America's largest financial firm, Citigroup, has announced plans to cut 17,000 jobs, more than half overseas.
Citigroup is the largest bank in the United States
The cuts, which will reduce its 327,000-strong workforce by 5%, are part of efforts to reduce costs.
Citigroup hopes to make savings of $2.1bn (£1bn) in 2007, rising to $4.6bn in 2009, in order to revive profits.
On top of the job cuts, 9,500 positions will be "moved to lower-cost locations, both domestically and internationally", said chief executive Charles Prince.
'Cuts start today'
The job cuts are designed to reduce Citigroup's operating costs, which soared by 15% last year to $52bn, while its annual revenues rose just 7%.
Citigroup's chief operating officer, Robert Druskin, who led the three-month review into how to trim costs, said most of the job cuts would be completed by the end of this year.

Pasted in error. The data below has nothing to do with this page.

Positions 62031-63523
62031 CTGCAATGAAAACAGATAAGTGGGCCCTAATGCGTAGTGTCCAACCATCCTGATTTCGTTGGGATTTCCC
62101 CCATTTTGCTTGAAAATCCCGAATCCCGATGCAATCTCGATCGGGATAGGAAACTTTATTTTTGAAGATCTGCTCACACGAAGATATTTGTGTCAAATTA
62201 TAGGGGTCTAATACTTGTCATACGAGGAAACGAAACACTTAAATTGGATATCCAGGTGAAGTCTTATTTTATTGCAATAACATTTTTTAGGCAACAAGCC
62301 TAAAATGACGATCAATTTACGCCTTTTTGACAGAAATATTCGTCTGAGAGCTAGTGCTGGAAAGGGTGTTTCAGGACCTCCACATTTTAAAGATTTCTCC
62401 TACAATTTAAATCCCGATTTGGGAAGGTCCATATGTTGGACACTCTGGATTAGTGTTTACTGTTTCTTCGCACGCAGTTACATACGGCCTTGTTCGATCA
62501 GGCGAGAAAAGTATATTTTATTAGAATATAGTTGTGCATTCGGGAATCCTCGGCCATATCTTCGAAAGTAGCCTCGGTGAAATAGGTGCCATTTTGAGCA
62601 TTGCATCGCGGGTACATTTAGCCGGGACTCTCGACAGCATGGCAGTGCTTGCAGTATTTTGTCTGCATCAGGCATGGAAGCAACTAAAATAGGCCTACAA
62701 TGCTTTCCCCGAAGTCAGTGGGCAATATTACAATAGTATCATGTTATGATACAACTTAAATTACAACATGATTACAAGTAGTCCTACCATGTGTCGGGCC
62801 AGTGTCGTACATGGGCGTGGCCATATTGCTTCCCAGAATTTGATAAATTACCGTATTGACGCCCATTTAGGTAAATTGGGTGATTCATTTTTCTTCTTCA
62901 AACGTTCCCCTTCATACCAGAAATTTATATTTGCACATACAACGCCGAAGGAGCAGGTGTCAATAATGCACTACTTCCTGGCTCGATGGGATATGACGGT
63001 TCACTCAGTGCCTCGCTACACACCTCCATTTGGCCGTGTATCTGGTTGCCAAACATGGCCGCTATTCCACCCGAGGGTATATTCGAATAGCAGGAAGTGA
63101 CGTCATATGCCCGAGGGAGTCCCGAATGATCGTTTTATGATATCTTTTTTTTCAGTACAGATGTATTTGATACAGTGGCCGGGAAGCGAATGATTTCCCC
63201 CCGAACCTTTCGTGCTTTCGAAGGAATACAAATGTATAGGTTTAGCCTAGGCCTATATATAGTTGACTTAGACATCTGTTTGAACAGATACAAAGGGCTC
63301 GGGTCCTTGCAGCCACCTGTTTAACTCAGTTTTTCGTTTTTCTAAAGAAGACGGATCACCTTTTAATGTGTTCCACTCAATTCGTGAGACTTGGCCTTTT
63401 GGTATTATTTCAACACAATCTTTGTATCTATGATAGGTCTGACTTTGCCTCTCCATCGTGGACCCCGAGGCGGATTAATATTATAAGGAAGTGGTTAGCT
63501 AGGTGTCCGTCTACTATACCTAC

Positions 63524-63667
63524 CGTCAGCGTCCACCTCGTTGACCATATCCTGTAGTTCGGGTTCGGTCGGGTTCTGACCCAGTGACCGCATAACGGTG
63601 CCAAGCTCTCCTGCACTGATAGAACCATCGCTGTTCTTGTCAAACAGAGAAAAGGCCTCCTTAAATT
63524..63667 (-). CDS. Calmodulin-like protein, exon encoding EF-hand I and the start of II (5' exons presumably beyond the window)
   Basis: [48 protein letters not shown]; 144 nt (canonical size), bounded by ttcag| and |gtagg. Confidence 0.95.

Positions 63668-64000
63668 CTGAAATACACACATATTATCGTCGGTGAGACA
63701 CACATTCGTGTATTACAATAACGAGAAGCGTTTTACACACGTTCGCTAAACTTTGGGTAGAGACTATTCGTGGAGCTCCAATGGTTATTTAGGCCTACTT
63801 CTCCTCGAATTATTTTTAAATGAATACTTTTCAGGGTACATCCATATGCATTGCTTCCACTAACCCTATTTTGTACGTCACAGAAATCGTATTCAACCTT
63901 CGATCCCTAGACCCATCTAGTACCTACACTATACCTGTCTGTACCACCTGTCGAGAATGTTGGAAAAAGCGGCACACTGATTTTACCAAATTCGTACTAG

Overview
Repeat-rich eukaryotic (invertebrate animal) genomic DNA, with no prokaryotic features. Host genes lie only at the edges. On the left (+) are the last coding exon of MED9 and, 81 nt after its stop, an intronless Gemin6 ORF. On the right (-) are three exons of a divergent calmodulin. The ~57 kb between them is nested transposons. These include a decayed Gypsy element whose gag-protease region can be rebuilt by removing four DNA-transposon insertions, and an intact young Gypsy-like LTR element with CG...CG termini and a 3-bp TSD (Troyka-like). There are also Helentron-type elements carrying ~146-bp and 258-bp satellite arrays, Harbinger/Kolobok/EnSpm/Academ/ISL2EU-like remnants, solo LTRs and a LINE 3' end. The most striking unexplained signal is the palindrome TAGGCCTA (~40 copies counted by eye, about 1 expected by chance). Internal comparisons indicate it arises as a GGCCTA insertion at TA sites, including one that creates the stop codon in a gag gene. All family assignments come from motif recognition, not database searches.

"We know where every head is coming from, we know where every dollar is coming from, and we're ready to move into implementation mode literally today," he said.
Citigroup, which is best known for its consumer banking arm Citibank, said it would be removing certain layers of management and eliminating some corporate offices.
It said that 57% of the planned 17,000 job cuts would take place internationally, and 43% within the US.
Citigroup employs 11,500 people in the UK, up to 9,000 of whom are based at its main London office in Canary Wharf.
It said that regarding its non-US operations, it was not revealing job cuts on country by country basis.
Banking analyst Joseph Dickerson of Atlantic Equities said it remained to be seen whether Citigroup was back on track.
"The key question is, are these expense savings going to make Citi better at innovation, which is key for growth?"